Trouble with my Pink Lady

milehighgirl(CO USDA 5B/Sunset 2B)May 26, 2013

My Pink Lady on G.11 rootstock did not fair well this last year. I got a few apples last winter. I planted it in 2010 and it did well for a couple of years. This last fall I noticed it wasn't dropping its leaves and assumed it was just slow to drop them. I actually stripped the leaves so the snow would not collect.

This spring it has not leafed out. I think now in retrospect it did not go dormant as it should and may have been killed in the early winter. The only thing green now is the trunk. It's putting out small branches down low.

Anyway, my question is regarding grafting to it. If the Pink Lady scion is not hardy enough for my winters should I cut it down to the graft and graft onto it there or could I get by with grafting 3 or 4 feet above the graft?. This would make it an interstem with Pink Lady.

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MrClint

I probably don't have an acceptable answer for you, sorry. Maybe someone from Callarada (that's how my Dad used to say it) can help.

Just interested to see that Pink Lady is recommended for zone 5. Down here it is a winner as well. That's a pretty wide range. Is it a goner for sure or does waiting a bit longer for it to leaf out make sense? Waiting on a winner sure beats grafting something else.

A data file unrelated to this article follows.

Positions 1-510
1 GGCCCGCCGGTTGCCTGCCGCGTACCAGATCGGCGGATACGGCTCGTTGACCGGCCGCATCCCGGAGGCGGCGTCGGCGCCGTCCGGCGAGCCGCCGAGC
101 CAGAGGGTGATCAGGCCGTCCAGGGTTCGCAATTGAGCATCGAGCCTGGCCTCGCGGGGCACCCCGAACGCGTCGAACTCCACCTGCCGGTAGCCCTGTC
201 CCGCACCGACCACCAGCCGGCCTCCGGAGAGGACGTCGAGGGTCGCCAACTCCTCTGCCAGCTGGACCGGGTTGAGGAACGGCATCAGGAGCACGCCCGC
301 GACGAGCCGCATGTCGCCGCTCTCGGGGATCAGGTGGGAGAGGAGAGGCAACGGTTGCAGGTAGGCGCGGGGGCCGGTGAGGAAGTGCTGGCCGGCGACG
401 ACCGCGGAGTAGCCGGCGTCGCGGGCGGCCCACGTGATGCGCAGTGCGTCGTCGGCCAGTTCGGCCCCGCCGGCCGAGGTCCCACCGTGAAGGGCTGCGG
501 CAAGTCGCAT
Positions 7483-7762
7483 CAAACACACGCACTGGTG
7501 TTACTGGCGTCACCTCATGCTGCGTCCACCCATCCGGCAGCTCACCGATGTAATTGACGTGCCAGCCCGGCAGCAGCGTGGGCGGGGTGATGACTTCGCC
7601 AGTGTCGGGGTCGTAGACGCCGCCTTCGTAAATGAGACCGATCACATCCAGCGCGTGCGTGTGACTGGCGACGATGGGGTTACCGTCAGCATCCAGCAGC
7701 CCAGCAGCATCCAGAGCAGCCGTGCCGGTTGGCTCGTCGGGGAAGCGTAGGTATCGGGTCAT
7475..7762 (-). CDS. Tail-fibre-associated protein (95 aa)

Bookmark   May 26, 2013 at 7:42PM
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milehighgirl(CO USDA 5B/Sunset 2B)

Well it did make it through 2 winters so I am a bit baffled by the situation. I won't lose out if I make a new central leader. I guess I'll give it more time. There's no rush really.

    Bookmark   May 26, 2013 at 8:12PM
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MrClint

I'm a BYOC person, which means I control tree size with summer pruning. My Pink Lady is on M111 and never gets taller than I can reach standing on the ground. Less vigorous dwarfing rootstocks such as G11 are not necessary or recommended with this approach. That said, I'm not sure what you would gain by grafting another scion onto a failing dwarfing rootstock.

    Bookmark   May 26, 2013 at 11:37PM
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alan haigh

I don't know if Pink Lady has proven itself in such a climate as yours. Slowness to drop leaves is a red flag about limited cold-hardiness in areas with widely fluctuating temps. Temps may have gotten too cold before the tree adequately hardened off.

I consider Pink Lady a bit of an experiment here in SE NY although I have quite a few trees in my nursery of this variety. The fruit does not dependably ripen here except maybe close to the ocean or the Hudson river. Love the fruit so I understand why you try. I'm trying it in my own orchard even though it isn't one of the better sites I manage, micro- climatewise

    Bookmark   May 27, 2013 at 6:22AM
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